As part of my ongoing campaign to maintain what little sanity I have left at this point by trying to find ways to escape, however briefly, the headlong rush into actual Fascism that the United States seems to be on these days, I decided to reread Douglas Adams’ Dirk Gently series.
It’s a short series, after all – he only wrote two books about that character before he died an early and much lamented death. And BBC America is running a series that they claim is “based upon” the books, though to be honest as far as I can tell the only things they took from the books are the name of the title character and the phrase “holistic detective.” It’s not a bad series, don’t get me wrong. It just has nothing really in common with the alleged source material. It’s like powdered iced tea that way.
As a historian, I am trained to go to the sources. Especially if they’re funny. There are some good jokes hidden away in the Federalist Papers, but you need at least a Master’s degree to understand them, and if you try to explain them to outsiders the historians’ guild will send people to come by your house and discuss post-modernist readings of the Code of Hammurabi until your ears bleed. We keep those jokes to ourselves.
So to the books I went.
The first Dirk Gently book went by pretty quickly and confirmed my general feeling that the television show was both enjoyably humorous and something else entirely from the television show, so I moved on to the second one. The Long Dark Tea-Time of the Soul starts with a disaster at an airport that gets labeled an Act of God, and figuring out which god becomes important as the story progresses. By the time it wraps up (somewhat hastily, as if Adams had gotten tired of the whole thing) you have also learned a great deal about why you do not want an angry eagle in your living room. This is good advice, I think.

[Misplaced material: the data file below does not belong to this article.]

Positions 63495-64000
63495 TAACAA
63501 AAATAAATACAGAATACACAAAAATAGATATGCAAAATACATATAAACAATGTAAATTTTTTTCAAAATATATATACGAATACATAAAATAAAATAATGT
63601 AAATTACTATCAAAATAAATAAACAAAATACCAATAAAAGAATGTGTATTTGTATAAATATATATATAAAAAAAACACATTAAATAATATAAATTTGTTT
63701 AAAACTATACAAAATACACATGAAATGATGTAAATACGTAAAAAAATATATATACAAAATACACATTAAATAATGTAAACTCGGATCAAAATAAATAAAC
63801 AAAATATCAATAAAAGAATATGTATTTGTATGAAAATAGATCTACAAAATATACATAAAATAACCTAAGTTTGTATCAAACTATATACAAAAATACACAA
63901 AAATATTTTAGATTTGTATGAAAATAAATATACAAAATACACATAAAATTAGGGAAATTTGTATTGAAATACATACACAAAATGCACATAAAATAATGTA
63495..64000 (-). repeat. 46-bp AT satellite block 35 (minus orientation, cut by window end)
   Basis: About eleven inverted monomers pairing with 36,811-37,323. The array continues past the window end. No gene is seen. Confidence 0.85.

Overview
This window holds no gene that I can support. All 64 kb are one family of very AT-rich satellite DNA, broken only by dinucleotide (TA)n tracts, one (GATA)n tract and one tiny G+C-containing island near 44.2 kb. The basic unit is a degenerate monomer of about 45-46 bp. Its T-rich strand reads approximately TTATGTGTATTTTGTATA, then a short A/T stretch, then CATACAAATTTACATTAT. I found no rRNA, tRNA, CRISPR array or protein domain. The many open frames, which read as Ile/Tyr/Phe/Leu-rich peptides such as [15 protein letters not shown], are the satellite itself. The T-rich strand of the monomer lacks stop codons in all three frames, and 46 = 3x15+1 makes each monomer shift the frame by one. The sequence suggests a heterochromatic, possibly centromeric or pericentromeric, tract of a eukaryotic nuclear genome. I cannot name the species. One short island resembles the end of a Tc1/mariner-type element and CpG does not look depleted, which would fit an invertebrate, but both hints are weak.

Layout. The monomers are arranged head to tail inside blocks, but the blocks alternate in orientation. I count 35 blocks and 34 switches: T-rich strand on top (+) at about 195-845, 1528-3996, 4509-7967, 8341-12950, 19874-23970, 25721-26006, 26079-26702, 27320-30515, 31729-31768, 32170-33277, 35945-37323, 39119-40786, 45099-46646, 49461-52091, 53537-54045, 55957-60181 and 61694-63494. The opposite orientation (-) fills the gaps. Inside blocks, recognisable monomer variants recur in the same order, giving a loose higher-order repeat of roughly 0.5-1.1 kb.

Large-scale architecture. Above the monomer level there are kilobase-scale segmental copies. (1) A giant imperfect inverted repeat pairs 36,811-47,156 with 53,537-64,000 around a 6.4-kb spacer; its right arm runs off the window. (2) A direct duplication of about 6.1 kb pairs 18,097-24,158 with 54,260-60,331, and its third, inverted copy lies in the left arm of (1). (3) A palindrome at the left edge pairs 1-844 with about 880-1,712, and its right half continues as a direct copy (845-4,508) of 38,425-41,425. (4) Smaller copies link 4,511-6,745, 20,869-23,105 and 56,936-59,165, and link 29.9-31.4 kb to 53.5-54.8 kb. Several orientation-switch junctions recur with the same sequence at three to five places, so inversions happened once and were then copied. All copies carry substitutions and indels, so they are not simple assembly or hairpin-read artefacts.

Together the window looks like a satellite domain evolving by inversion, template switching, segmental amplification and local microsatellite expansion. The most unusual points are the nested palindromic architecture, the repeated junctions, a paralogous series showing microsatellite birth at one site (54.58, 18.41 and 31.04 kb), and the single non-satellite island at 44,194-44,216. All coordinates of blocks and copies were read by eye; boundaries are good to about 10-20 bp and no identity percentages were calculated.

Tucked into the back of my copy of the book was the receipt from when I bought it, which I no doubt used as a bookmark the first time I read it. Apparently I purchased my copy at a Barnes & Noble in New York City on May 1, 1990. Paid cash for it, too.
This, of course, raised the question of just what I was doing in New York on May 1, 1990, other than buying this book. I had no idea.
I have friends and family in New York these days, but they either didn’t live there at the time or I didn’t know them yet. I have several other friends who have lived in New York but have moved on to other places, but most of them weren’t there at the time either. There’s maybe one other friend who might have been there and who I might have visited – I do remember doing that at one point – but I had no idea if that was this trip or not.
I was finishing up my first year of graduate school in Pittsburgh at that point in my life. Classes probably ended the week before, and I was about a month or so away from my first trip to England (indeed, my first airplane ride of any kind). How I might have ended up in New York between those two events was unclear.
So it was a quandary.
It is a strange thing to find irrefutable evidence that you were at a given place at a specific time and have no recollection of this at all.
Eventually I worked out that the choir I was in during my time in Pittsburgh went on a tour around then, and we did in fact stop in New York. I did get to see my one friend then, too. I even have photos of some of this, though none of them include me (which is not unusual, really). I will just have to trust that I took them, and that I did not just arbitrarily end up with someone else’s photos. We even went to Philadelphia on that tour, and my dad came to one of our concerts. We had a good time.
It was a pleasant mystery while it lasted.
Though it still leaves the mystery of just why I decided to take time out of a choir tour in New York City to buy a book.